StringList – Is It A String? Is It A List? Depends On How You Use It!

At my job, I had an API problem: I had a object property that could contain one or more strings. I assumed it would be a list, some of my users felt that ['value',] was harder to write than 'value'. I found myself making the same mistake. So, I solved the problem, then I took the rough class I wrote and polished it. It’s up on my github, at

So what is it?

It’s a class that tries to make a slick API when there can be one, or many values for a property. The class can be instantiated with either a single value or many. If you use many, it will act like a list. If you use a single value (a string), it will act like a string. If it’s a string, and you use the .append() method, it becomes a list. Bam.

How would I use it?

Like so (see the README for a more detailed example, and the tests for comprehensive usage):

class Thing(object):
    Arbitrary class representing a single thing with one or more roles.

    role = StringList()

    def __init__(self, role=None):
        self.role = role

# initialize with a single string value        
obj = Thing('single role')

# initialize with multiple string values
obj = Thing(('one', 'two', 'three'))

# set to a single string value
obj.roles = 'new role'

# set to many string values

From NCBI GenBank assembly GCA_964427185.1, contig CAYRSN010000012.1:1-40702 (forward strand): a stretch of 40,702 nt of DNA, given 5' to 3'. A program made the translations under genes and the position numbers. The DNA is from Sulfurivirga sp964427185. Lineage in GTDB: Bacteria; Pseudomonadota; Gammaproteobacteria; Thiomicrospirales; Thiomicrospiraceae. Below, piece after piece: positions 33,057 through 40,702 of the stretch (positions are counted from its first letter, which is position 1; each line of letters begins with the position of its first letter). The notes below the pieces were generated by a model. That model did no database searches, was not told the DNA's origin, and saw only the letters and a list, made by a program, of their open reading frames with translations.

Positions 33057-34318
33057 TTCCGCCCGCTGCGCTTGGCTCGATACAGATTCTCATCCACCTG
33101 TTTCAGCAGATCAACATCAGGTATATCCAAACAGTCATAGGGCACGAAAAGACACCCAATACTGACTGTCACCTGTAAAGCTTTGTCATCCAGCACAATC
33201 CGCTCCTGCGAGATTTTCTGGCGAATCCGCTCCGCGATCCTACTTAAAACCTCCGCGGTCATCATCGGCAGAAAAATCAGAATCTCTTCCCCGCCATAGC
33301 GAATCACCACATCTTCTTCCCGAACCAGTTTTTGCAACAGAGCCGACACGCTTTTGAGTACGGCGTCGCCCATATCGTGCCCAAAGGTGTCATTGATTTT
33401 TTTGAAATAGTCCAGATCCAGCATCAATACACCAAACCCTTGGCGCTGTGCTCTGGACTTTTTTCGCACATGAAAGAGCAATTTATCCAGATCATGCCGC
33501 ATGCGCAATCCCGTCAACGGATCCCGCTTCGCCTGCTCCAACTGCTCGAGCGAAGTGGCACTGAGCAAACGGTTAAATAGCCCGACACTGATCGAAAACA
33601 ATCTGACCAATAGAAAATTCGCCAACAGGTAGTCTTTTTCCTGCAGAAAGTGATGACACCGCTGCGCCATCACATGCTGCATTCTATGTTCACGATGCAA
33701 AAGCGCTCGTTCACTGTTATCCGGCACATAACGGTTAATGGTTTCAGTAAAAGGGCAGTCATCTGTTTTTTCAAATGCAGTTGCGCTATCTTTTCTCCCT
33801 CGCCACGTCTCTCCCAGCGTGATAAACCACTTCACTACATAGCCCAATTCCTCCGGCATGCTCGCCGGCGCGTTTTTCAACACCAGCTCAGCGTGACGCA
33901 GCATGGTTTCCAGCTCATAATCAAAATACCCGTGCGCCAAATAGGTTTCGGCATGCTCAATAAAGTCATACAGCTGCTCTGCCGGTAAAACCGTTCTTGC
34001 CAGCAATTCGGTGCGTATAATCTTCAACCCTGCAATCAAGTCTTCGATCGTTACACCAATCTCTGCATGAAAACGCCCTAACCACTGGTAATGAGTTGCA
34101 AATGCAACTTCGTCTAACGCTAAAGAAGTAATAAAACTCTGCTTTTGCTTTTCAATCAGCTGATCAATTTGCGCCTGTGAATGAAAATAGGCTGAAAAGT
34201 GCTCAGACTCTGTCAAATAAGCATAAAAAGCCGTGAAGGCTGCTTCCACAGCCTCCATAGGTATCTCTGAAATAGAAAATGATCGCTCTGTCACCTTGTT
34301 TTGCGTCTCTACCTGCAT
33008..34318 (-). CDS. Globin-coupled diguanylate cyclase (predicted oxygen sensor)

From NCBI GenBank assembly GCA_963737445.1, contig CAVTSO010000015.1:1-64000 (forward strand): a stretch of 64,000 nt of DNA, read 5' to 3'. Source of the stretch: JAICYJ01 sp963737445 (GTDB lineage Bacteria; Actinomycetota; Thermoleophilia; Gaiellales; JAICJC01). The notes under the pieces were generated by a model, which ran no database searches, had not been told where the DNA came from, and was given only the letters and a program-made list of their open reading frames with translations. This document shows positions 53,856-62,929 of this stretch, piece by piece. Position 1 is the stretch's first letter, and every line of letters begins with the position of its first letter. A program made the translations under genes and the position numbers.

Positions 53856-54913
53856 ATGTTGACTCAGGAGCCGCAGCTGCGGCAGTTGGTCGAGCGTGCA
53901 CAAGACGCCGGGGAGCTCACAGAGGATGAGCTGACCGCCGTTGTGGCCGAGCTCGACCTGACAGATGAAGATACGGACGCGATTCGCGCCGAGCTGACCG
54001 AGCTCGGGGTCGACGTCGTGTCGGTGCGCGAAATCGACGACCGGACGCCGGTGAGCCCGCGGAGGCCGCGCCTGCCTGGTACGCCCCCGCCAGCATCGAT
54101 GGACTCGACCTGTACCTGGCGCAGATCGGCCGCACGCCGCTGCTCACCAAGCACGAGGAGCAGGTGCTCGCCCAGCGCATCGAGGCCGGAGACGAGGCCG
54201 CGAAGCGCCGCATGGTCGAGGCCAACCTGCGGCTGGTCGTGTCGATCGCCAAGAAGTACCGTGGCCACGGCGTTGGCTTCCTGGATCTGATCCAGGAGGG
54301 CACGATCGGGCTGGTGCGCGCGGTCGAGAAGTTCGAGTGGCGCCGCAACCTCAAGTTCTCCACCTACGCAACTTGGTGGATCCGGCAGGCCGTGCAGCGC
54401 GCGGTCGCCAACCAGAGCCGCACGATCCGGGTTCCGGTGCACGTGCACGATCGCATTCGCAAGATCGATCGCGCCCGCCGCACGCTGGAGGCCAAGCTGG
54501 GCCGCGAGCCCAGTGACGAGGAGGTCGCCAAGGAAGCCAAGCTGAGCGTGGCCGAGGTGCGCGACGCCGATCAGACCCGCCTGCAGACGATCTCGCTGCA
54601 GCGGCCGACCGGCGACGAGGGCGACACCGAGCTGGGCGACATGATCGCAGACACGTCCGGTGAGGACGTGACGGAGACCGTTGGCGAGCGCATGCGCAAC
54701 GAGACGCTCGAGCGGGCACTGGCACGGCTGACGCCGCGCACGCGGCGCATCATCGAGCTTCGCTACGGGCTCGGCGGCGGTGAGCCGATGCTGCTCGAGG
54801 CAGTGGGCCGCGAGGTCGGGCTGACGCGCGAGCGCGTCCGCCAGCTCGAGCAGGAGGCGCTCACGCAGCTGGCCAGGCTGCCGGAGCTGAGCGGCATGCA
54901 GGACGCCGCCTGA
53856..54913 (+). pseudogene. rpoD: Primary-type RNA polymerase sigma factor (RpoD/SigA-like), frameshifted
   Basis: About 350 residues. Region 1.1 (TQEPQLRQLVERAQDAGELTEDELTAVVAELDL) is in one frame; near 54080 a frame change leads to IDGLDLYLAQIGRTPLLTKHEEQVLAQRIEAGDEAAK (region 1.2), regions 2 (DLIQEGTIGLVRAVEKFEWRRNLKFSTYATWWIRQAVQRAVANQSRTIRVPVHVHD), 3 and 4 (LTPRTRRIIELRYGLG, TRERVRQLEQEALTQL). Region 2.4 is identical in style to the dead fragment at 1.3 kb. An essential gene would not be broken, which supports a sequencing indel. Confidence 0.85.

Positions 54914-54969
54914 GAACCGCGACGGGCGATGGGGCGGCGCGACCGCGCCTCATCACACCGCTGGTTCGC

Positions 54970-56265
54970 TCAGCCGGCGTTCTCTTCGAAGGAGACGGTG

obj.roles = 'primary', 'secondary'

# when it's a string, it works like a string
obj = Thing('role1')

obj.roles = obj.upper()

# convert to a list using .append()

# now its a list
obj.roles[1] == 'role2'


  • The module sports 100% test coverage.
  • There is a buildout in the repo. Just run python; bin/buildout and then you can run the tests with bin/nosetests
  • It was originally developed to avoid ['h', 'e', 'l', 'l', 'o'] mistakes when a single string was used instead of a list.
  • This is the first time I’ve used descriptors in Python. Very cool.
  • It would not have been possible without this marvelous post about Python’s magic methods (big thanks to Rafe Kettler).
  • Some things were not as straight-forward as they could have been, given Python’s string implementation. Of special interest is the implementation of the __delitem__ and __iter__ methods. In both cases, the base str class doesn’t have either method, so instead of doing the sane thing and proxying the call, I had to fall back to re-doing the operation in the method.
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